North Korea says sanctions will only encourage it to speed up nuclear programme

Donald Trump is expected to discuss the growing standoff between the US and North Korea at the United Nations General Assembly this week 

Alexandra Wilts
Washington DC
Monday 18 September 2017 15:40
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US President Donald Trump speaks with US Ambassador to the United Nations Nikki Haley
US President Donald Trump speaks with US Ambassador to the United Nations Nikki Haley

The more sanctions the US and its allies impose on North Korea, the faster the country will work to develop its nuclear weapons programme, North Korea’s official KCNA news agency has reported, citing a foreign ministry spokesman.

The UN Security Council unanimously voted last week to ratchet up sanctions on North Korea following its sixth and largest nuclear test, although the penalties fell short of the sweeping sanctions the Trump administration had originally demanded.

A foreign ministry spokesman for the Democratic People’s Republic of Korea (DPRK), the North’s official name, said the latest sanctions represent “the most vicious, unethical and inhumane act of hostility to physically exterminate the people of the DPRK, let alone its system and government.”

The new penalties include bans on textile imports and the sale of natural gas to North Korea. They also limit the amount of refined petroleum sales to the country to two million barrels per year.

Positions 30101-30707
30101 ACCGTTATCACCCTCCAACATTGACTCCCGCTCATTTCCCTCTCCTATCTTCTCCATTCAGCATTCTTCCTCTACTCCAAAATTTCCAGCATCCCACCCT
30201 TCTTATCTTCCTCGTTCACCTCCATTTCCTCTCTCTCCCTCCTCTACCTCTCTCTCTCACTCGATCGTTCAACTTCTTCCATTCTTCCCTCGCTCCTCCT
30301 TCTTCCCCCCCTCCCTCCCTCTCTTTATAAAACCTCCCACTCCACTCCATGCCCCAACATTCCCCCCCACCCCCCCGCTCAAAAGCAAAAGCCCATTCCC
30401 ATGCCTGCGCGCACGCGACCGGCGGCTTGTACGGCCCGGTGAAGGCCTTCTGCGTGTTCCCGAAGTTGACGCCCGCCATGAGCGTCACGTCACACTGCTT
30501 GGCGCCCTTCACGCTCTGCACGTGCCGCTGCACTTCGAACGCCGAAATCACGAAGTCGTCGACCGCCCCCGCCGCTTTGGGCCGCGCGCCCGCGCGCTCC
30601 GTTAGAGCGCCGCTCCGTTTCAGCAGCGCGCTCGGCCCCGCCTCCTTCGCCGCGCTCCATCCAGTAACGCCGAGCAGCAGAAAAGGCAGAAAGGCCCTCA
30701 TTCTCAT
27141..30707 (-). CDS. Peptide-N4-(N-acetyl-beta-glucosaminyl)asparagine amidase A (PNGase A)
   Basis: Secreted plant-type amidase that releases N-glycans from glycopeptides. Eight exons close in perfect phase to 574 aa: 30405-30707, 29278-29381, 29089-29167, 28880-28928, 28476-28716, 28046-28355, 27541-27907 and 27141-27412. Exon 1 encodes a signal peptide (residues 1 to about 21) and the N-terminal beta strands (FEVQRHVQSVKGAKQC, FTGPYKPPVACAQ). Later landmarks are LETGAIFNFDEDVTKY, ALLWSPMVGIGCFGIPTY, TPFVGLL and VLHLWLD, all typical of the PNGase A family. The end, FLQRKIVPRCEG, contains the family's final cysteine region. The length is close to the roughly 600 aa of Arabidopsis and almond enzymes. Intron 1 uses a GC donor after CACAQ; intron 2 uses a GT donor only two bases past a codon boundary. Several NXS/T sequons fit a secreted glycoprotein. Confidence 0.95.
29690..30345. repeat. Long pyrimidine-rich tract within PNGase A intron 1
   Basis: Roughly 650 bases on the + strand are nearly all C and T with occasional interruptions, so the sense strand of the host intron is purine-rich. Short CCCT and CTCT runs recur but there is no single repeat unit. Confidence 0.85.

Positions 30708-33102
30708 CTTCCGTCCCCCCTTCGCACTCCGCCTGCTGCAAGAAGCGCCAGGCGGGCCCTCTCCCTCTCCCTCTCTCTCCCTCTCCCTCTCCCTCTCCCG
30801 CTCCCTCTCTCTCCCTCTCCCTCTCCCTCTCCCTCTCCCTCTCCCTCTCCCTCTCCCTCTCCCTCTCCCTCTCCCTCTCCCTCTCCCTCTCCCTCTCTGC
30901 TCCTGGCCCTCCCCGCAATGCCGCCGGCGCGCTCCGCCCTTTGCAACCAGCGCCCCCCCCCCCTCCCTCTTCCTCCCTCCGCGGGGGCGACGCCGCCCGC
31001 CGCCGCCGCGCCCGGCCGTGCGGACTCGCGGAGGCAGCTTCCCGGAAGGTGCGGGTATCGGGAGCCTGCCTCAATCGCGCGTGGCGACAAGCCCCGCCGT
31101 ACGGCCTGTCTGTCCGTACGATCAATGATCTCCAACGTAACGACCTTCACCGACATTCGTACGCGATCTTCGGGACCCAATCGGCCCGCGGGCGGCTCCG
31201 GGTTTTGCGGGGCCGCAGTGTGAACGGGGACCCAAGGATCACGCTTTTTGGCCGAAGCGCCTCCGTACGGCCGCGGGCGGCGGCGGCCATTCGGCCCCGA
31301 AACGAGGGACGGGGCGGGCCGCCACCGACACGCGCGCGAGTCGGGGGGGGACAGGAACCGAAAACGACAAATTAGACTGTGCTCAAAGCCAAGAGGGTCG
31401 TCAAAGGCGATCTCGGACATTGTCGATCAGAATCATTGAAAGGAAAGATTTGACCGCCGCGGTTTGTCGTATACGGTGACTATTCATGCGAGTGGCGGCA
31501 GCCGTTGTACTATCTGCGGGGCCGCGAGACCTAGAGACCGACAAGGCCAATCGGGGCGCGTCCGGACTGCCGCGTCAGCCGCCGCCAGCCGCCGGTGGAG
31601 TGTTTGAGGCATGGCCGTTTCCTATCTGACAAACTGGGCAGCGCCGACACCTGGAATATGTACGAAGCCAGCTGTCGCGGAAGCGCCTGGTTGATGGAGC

Both Russia and China, North Korea’s main economic ally, had opposed the US’s call for an oil embargo and other far-reaching sanctions.

During this week’s United Nations General Assembly, an annual gathering of diplomats and world leaders, Donald Trump is expected to discuss the growing standoff between the US and North Korea with his foreign counterparts.

“This will be a great week, we look forward to it, as far as North Korea is concerned, I think that most of you know how I feel,” Mr Trump said as he walked into the UN headquarters building in New York on Monday.

Over the weekend, Mr Trump referred to North Korean leader Kim Jong-un as “rocket man” in a tweet, and said it was “too bad!” that long petrol lines have been forming in North Korea.

The US president in August had stated that North Korea would “face fire and fury like the world has never seen” if it continues to menace the US – remarks that were met by belligerent threats from North Korea, escalating tensions.

US officials have said that while the US prefers a diplomatic approach, the nation and its allies are prepared to respond to North Korea with military force.

Nikki Haley, the US’s ambassador to the UN, last week cast the new sanctions as a victory, but said the US does not “take pleasure in further strengthening sanctions”.

“We are not looking for war,” Ms Haley added. “The North Korean regime has not yet passed the point of no return. If North Korea continues its dangerous path, we will continue with further pressure. The choice is theirs.”

But despite the tougher penalties, Kim Jong-un’s regime continues to display its evolving military prowess. On Friday, in a significant show of defiance to the international community, North Korea fired another ballistic missile over Japan.

North Korea state media has said that the country's goal is to reach “equilibrium” of military force with the US.

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